In parallel Willem started an interdisciplinary program to find new organometallic and inorganic compounds for electron-induced chemistry. This required a close collaboration with theoretical and inorganic chemists. The work resulted in a design for an improved gold precursor   for focused electron beam-induced processing. In 2015 he started as a senior scientist at the Dresden Center for Nanoanalysis, a new microscopy facility at the Technical University in Dresden. Having a difference of opinion about how to set up the new center, he moved back to the Netherlands in 2016. He currently works  as a consultant and project manager at Uniresearch, an independent grant consultancy focusing on technological innovations.

Dr. Willem van Dorp has (co-)authored 36 peer reviewed papers and has given 19 invited talkes. He has been (co-)organizer of the first international workshop on electron beam induced deposition in Delft (2006), and of two workshops on low-energy electrons, lithography, imaging and soft matter.


Stefano Nannarone graduated in Physics at the University of Rome in February 1967. Thesis work dealt (supervisor Prof.G.Chiarotti) with the optical properties of semiconductor clean surfaces providing the experimental demonstration of the existence of surfaces electronic   states. He was appointed as full professor in general Physics in 1989 and since then until his retirement in 2013 he held the chair of General   Physics and subsequently of that of Materials Science at the University of Modena (Italy).  He had previously been appointed   Associate Professor at the University of Camerino (Italy) where he held the classes of quantum mechanics and quantum chemistry (introductory level) and general physics of the degree in Chemistry. He then moved as Associate Professor to the University of Rome “La   Sapienza” where he held the chair of “Solid state devices” of the degree in Physics until 1989. He has contributed to the launch of the experimental activity in materials science at the University of Camerino and he has been responsible of research groups oriented to the study   of materials and their surfaces and interfaces at the Universities of Rome and Modena. He has been supervisor of a significant  number of master and PhD thesis. He currently belongs, as associate researcher, to the National Council of Research (CNR) of Italy. He heads a   research group of the IOM-CNR Institute at Trieste (Italy). The group runs an UV-SoftX synchrotron radiation beam line (BEAR) at Elettra (Trieste, Italy). Main group’s research lines  include the study of solid materials - with emphasis on low dimensionality systems,  ultra thin   films, surfaces and interfaces -   and the metrology of optical elements. The main themes of his scientific activity concerned the electronic structure of clean semiconductor surfaces, the formation of semiconductor metal interfaces, buried interfaces and ultra thin organic films.   The approach used was mainly experimental though part of the activity involved also phenomenological modeling of propagation of the electromagnetic field in layered anisotropic media and simulation of dichroic optical reflectivity and transmission. The experimental techniques   used included optical reflectivity and absorption from infrared to soft-X, photo-emission and Auger spectroscopy, standing wave assisted fluorescence and photoemission, metastable atom de-excitation spectroscopy and electron energy loss spectroscopy. He participated to the projects of exploitation of synchrotron radiation at ADONE (Frascati, Italy) and Elettra (Trieste, Italy). At Elettra he has been in charge of the construction and commissioning of the BEAR (Bending magnet for Absorption Emission and Reflectivity) beamline of CNR.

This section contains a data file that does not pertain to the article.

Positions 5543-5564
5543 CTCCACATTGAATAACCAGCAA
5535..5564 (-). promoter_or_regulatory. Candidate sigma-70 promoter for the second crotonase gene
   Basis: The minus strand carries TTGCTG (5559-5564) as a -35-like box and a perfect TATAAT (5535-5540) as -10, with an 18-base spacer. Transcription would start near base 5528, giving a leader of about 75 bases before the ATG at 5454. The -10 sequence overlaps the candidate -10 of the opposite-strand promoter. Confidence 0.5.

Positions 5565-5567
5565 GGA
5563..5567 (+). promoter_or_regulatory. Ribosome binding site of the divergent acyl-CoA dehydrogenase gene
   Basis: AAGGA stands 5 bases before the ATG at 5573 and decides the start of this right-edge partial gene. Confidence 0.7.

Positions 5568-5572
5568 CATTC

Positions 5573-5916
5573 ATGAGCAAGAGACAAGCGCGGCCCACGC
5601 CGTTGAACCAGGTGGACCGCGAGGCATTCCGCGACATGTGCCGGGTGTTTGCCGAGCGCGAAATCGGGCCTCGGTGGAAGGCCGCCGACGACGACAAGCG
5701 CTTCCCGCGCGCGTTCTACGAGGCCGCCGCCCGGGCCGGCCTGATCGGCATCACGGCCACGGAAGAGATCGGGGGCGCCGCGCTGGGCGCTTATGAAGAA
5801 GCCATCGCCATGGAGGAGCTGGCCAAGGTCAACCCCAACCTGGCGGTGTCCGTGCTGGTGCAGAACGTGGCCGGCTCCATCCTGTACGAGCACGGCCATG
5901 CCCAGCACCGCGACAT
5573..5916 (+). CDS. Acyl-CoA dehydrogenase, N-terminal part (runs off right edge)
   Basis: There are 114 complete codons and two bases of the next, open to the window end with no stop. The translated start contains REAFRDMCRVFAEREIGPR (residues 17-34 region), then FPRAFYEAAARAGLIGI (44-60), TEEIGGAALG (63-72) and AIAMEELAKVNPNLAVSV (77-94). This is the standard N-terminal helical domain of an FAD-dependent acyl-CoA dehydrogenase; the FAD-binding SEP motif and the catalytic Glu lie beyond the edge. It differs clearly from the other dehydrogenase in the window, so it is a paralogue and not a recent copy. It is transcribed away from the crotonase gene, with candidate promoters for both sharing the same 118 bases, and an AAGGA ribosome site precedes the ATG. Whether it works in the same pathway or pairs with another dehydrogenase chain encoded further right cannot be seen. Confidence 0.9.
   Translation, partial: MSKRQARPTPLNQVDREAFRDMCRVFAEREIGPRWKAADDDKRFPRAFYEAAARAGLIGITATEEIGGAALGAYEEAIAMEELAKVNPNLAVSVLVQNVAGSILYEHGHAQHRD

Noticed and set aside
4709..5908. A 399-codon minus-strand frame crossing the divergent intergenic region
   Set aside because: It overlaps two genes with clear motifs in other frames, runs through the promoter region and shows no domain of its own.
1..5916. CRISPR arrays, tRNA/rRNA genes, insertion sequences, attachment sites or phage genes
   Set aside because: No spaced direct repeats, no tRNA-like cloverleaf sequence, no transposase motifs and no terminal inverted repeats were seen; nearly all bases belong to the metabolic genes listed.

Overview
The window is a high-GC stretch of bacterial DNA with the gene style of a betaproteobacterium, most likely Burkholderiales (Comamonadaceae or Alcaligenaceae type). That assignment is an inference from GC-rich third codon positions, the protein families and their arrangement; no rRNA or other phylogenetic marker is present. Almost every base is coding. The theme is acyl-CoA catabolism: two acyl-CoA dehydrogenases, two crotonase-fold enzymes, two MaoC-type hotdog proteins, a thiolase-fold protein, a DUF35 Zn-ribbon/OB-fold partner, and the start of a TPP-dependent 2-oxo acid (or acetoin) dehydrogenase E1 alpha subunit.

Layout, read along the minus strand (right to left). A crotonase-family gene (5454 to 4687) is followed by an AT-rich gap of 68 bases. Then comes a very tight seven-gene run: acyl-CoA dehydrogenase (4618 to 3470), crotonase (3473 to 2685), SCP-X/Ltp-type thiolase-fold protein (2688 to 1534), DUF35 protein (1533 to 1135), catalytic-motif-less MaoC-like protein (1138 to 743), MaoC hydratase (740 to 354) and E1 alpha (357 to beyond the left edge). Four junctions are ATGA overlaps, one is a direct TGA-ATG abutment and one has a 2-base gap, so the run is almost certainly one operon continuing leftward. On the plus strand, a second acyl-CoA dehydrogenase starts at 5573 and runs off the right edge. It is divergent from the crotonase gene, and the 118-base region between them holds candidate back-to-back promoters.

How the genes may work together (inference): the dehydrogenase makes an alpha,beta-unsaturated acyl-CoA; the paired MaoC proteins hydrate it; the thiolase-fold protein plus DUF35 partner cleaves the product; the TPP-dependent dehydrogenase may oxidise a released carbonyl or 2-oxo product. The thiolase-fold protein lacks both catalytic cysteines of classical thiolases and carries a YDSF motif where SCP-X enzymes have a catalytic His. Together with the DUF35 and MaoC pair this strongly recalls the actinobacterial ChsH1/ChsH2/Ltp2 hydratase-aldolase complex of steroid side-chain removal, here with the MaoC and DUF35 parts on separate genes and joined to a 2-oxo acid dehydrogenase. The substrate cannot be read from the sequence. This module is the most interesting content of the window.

He has spent periods as a visiting scientist at Department of chemical engineering and material science of the University of Minnesota (Minneapolis, USA), Department of Physics of University of Montana (Bozeman, USA), Centro Atomico – Instituto Balseiro (Bariloche , Argentina), LEPES – CNRS Grenoble (France) and LURE _ CNRS (Orsay,France). He is author of more than 200 scientific publications on refereed international journals. He chaired the “Surfaces and interface” committee of INFM (Istituto Nazionale della Fisica della Materia – National Institute for the Physics of Matter).